That’s a fair amount of supplies to gather, so honestly, we just recommend you pick up a preassembled kit like you’ll find at just about any drug or department store and upgrade it from there to suit your needs. If you really want to keep it simple, your friends at the American Red Cross actually make a compact and affordable first aid kit of their own you can order online.
American Red Cross First Aid Kit
Should you end up playing the waiting game inside your vehicle, you’ll need something to eat and/or drink other than those ketchup packets you’ve been carrying around in your dash for longer than you care to admit. For that reason, we recommend putting either a gallon jug or several bottles of water inside your kit, and throwing a few shelf-stable snacks that can be eaten either hot or cold in the mix as well.
Gourmet Nut Mega Omega Trail Mix
We don’t know about you, but we’ve gotten bored of the classic trail mix of peanuts, raisins, and chocolate. Yea, it’ll always do the trick whether you’re out hiking or stuck on the side of the road in a snowstorm, but why not buy a trail mix that you actually look forward to eating? Our favorite this year is Gourmet Nut’s Mega Omega trail mix, which includes an imminently snackable mix of dried mango, walnuts, cranberries, pumpkin seeds, and almonds.
Sometimes the difference between waiting on help and being able to help yourself is as simple as a few basic vehicle recovery items. The classic list of items is as follows, but we’ve got a few substitutions we recommend here as well.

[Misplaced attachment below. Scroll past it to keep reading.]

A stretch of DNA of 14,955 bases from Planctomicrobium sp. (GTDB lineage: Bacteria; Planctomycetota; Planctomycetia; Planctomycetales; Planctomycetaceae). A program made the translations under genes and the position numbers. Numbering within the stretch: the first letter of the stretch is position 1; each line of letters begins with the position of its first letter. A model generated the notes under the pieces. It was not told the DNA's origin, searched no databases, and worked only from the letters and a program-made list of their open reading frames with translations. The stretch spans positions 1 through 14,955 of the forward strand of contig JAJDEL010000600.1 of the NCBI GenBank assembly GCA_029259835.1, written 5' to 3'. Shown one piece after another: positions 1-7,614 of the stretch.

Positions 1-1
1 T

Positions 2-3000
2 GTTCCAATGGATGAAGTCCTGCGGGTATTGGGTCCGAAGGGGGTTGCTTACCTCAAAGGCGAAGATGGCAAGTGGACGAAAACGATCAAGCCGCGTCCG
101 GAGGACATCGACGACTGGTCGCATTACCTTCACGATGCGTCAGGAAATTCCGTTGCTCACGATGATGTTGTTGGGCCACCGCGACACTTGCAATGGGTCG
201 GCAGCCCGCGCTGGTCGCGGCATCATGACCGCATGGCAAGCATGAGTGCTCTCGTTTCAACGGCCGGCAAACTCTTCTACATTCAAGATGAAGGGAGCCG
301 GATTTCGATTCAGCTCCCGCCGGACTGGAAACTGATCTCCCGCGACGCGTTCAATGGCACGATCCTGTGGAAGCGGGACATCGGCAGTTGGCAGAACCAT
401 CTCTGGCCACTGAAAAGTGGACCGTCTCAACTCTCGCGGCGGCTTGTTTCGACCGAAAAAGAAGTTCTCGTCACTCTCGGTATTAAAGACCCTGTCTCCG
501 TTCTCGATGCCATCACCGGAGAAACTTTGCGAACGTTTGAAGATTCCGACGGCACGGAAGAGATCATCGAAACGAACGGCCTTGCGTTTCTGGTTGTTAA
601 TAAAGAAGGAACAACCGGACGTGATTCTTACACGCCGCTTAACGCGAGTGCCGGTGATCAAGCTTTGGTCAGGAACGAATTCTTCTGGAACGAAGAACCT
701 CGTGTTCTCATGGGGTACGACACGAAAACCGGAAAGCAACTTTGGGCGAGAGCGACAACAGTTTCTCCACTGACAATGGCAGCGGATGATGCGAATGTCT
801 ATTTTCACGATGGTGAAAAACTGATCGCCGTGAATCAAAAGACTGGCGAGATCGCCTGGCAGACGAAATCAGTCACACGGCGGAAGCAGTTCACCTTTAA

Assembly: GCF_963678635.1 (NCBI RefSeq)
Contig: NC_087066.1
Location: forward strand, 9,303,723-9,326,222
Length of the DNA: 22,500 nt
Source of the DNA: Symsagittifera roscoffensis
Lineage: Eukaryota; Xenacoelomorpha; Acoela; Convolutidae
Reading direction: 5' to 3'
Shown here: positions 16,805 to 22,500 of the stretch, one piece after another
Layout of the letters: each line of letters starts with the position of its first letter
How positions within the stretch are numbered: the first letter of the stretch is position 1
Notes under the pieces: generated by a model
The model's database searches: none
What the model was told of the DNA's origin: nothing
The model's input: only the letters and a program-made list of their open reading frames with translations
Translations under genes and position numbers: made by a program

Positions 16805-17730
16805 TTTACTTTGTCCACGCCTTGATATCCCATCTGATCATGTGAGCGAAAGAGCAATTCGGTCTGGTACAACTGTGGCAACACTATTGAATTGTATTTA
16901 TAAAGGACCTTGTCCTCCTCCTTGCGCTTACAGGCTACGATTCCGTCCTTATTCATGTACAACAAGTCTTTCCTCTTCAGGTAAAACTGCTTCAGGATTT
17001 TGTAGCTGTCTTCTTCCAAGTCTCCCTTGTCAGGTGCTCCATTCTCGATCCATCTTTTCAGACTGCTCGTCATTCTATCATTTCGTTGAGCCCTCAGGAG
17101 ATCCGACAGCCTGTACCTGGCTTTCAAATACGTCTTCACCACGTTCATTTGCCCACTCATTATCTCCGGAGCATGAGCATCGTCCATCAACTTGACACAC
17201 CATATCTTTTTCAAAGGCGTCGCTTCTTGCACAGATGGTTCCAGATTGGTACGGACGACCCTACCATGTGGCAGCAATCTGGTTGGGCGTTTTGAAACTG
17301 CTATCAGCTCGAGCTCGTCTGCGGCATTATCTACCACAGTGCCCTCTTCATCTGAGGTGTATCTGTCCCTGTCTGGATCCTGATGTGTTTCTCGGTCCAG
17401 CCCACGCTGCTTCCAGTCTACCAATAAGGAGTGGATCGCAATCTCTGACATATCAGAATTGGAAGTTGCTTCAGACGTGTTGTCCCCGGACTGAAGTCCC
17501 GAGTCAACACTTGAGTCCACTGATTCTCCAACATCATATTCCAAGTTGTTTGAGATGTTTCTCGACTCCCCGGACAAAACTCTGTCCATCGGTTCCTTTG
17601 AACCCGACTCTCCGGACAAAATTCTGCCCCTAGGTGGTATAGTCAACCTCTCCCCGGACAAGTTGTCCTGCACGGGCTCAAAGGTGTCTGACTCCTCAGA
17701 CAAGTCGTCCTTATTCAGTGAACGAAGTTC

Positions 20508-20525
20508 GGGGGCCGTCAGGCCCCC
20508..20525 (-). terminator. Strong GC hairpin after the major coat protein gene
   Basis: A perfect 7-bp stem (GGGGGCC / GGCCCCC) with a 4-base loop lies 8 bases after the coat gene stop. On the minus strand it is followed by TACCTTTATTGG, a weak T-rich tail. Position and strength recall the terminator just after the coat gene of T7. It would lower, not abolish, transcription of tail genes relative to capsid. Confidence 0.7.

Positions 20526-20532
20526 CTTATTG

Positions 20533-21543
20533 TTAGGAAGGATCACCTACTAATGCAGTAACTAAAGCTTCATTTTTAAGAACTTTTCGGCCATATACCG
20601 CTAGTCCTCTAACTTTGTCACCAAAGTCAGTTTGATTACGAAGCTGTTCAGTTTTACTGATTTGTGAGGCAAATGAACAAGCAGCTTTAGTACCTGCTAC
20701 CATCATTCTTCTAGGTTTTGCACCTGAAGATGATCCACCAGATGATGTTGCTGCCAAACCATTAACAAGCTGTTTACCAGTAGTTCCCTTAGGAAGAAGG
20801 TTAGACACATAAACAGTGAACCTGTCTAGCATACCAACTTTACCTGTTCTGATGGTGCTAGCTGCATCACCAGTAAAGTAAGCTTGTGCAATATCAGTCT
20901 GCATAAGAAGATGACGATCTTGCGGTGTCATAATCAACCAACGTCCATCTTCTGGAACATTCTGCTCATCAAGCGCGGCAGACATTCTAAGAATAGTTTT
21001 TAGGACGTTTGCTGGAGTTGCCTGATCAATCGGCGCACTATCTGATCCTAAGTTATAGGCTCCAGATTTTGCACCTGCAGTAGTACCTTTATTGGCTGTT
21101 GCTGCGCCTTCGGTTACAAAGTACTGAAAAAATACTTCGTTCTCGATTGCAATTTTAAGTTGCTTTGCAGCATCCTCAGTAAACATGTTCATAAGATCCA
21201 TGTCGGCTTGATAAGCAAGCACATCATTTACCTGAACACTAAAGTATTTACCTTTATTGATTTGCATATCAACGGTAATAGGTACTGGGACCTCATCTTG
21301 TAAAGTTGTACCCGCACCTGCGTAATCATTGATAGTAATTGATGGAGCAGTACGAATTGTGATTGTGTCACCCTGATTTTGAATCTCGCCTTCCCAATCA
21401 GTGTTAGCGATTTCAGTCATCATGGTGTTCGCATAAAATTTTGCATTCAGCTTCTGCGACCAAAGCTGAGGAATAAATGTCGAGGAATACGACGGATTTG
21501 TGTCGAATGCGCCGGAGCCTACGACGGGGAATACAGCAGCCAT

- Jumper cables
- Tow straps and/or chains
- Road flares and/or reflectors
- Flashlight and extra batteries
- Compact shovel
- A basic tool kit
- Kitty litter, sand, or some other kind of “grit” for traction
MaxTrax Vehicle Recovery Boards
Having something like kitty litter or sand to help get traction under your tires is better than nothing, but it isn’t ideal, and when it’s gone, it’s gone. We prefer keeping MaxTrax vehicle recovery boards somewhere in the vehicle, which are the fastest, easiest way to get unstuck in anything from snow to sand. These burly fiber-reinforced nylon boards are covered in tread-grabbing cleats, which dig into your tires as you roll over them to help propel you out of a stuck situation. They’re also backed by a lifetime warranty, so although they’re a much larger investment than … you know … sand, they’ll more than earn their keep over your lifetime.
Hulkman Alpha 85 Portable Jump Starter
Yes, you should always carry jumper cables in your car, winter driving or not. Why? Because should your battery die on you (or should you accidentally kill it yourself), being able to jump-start your vehicle will get you back on the road in a flash. Unfortunately, jumper cables require a second vehicle to do any good, which is why we highly recommend carrying a portable jump starter like the Hulkman Alpha 85 with you everywhere you go, especially in the winter. This is an incredibly powerful and portable battery pack that charges quickly and puts out enough cranking amps to jump-start gas engines up to 8.5 liters and diesel engines up to 6 liters. It’s also cheaper than your average tow truck service and doubles as a portable power bank to keep your electronics charged for hours in an emergency situation.